considered to be proof of the inward work.

God requires entire consecration -- willingness to submit to God in all areas of our lives.

However, we can't set up our own tests of submission. If a whole group does this in concert, they

are in danger of legalism.

Legalism becomes a problem when I impose my own "convictions" on others. Though

often done innocently, the consequences can be serious.

The greatest negative consequences that legalism frequently becomes stumbling block

to others seeking holiness. They stumble over the false tests set up by "more mature Christians."

We must always trust the Holy Spirit to do His convicting work in the lives of believers. The

Spirit will point out to each individual areas of holdback.

A delayed consequence of legalism is what happens to the next generation. History is

replete with illustrations that the following generation will either be lost from the kingdom

altogether, or will reject all corporate standards of behavior, heading off on the opposite tangent

of "anything goes." This tangent is at least as dangerous as legalism. Both are sidetracks.

God does require a total consecration -- a willingness to be, say, or do all that He desires

of me. But, what He specifically requires of me, He may not require of you. We can trust the

Holy Spirit to faithfully convince each believer in a personal way. Insisting that my convictions

must become yours is one pathway to the sidetrack of legalism.


In college I worked for a building contractor who did some construction on a "holiness

campground." The camp featured a large pavilion complete with a floor-covering of

woodshavings. During my first day on the job, a young laborer asked, "What do they do in that

big building over there?" A swarthy old carpenter immediately replied, "Well, Peter, that there is

a holy roller tabernacle. You see, them holy rollers get in there and roll all around in those

shavings 'til they come out of there looking' like shaggy dogs. Haven't you ever seen people 'get

blessed', Pete?"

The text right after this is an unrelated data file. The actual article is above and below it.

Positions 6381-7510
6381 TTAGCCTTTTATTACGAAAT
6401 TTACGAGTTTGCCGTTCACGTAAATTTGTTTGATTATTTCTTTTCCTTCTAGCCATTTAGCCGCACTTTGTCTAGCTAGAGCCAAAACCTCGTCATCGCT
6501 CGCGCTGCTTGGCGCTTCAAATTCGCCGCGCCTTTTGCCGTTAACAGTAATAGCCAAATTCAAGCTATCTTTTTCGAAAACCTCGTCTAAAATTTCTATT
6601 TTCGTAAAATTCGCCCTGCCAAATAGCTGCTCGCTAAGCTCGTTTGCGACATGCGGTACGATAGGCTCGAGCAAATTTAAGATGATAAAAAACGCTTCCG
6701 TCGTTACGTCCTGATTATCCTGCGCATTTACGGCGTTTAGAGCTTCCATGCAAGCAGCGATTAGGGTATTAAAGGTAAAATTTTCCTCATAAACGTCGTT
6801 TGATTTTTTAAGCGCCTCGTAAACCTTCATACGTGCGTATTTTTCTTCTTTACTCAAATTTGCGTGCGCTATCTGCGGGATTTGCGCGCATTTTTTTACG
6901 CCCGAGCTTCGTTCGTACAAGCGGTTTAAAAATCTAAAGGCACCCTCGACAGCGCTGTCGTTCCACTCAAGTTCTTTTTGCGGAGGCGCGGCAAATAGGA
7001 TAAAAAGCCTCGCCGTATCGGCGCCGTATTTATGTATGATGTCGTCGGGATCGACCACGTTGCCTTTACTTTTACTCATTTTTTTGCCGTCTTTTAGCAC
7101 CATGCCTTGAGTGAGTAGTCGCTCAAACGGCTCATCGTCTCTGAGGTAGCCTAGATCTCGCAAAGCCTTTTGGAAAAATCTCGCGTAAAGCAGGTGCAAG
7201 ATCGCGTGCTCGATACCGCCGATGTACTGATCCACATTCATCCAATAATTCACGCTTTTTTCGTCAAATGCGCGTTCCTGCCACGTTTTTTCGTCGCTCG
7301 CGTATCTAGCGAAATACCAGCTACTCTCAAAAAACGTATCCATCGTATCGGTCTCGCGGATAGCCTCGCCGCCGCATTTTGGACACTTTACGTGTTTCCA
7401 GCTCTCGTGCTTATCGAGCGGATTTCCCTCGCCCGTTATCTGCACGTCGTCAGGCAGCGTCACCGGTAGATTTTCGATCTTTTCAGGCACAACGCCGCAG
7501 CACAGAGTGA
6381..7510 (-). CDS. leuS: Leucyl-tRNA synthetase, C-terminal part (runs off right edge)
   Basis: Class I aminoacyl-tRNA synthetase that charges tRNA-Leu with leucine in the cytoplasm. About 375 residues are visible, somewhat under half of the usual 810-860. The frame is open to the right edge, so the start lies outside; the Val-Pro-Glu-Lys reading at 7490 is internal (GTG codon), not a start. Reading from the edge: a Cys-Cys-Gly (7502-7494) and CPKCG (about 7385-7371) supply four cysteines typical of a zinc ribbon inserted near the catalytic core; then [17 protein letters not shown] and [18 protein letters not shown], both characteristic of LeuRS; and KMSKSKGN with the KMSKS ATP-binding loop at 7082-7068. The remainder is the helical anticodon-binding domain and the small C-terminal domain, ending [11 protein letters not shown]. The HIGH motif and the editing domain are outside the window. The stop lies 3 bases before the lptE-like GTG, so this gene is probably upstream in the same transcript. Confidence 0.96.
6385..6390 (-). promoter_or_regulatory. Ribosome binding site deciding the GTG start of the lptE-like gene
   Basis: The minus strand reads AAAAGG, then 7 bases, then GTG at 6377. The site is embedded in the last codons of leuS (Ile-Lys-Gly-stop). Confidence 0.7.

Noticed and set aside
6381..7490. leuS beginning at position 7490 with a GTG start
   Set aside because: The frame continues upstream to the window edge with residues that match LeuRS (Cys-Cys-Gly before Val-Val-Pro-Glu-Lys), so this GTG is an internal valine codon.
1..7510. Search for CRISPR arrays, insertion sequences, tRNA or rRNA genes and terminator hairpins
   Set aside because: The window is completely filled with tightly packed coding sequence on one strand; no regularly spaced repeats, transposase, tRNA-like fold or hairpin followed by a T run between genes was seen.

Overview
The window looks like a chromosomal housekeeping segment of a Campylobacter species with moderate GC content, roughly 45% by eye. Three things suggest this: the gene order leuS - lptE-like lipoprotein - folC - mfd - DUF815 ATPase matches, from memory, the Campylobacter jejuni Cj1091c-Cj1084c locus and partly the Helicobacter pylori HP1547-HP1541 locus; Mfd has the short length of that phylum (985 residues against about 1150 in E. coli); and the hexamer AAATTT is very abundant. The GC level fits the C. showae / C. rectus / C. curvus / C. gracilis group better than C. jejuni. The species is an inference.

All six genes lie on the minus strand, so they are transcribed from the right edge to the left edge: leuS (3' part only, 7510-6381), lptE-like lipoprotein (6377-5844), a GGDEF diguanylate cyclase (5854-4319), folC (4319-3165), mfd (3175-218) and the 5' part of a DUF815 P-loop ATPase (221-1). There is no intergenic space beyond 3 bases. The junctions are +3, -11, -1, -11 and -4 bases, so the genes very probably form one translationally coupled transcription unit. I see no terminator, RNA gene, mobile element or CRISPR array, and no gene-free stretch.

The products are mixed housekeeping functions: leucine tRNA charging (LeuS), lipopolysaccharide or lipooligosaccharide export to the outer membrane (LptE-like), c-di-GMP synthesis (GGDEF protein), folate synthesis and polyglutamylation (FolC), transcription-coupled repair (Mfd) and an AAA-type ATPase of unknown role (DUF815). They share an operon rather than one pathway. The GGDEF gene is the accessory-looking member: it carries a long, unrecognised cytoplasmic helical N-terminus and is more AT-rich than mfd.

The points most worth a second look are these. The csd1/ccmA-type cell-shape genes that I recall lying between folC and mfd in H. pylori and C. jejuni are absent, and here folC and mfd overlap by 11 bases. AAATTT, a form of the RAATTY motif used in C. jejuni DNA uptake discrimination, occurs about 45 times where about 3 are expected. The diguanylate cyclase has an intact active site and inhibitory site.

I had attended that particular camp meeting for several years and had never seen

anything so startling or entertaining! In fact, the meetings could have had a bit more

enthusiasm, in my opinion. But the old carpenter was sure that holiness was somehow connected

with holy rolling.

Where does this misconception come from?

All down through history there have regularly been a variety of emotional

manifestations when the Holy Spirit does a special work among His saints.

John Wesley was distraught about such an emotional sidetrack in 1762. He desired the

outbreak of "enthusiasm" among a holiness group in London who when off the deep end,

supposing they would never die, assuming they would never again be tempted, or feel pain,

claiming gifts of prophecy or discerning of spirits, all amid "much noise and confusion." This

outbreak of emotionalism brought a flood of reproach on Wesley and the doctrine of holiness.

Through history there has been a variety of emotional manifestations related in one way

or another to entire sanctification, the filling of the Spirit, and holiness. There has, at various

times been quaking (hence, the "Quakers"), shaking ("Shakers"), "shouting," "funning the

aisles," being "slain in the Spirit," "getting blessed," and "Holy parades." At least one fellow

built quite a reputation for running at full speed all over the church on the tops of the pews!

How did this kind of emotional exuberance become identified with holiness? Easy.

People do respond emotionally to God's work in their lives. The joy, peace, love, happiness, and

enthusiasm are great. It is natural that humans express this joy in some way.

How emotion is expressed differs from person to person, group to group, and has

changed in different periods of history. But an emotional response to God's work, especially His

purifying work, is natural. People generally express this gratitude and praise to the Lord in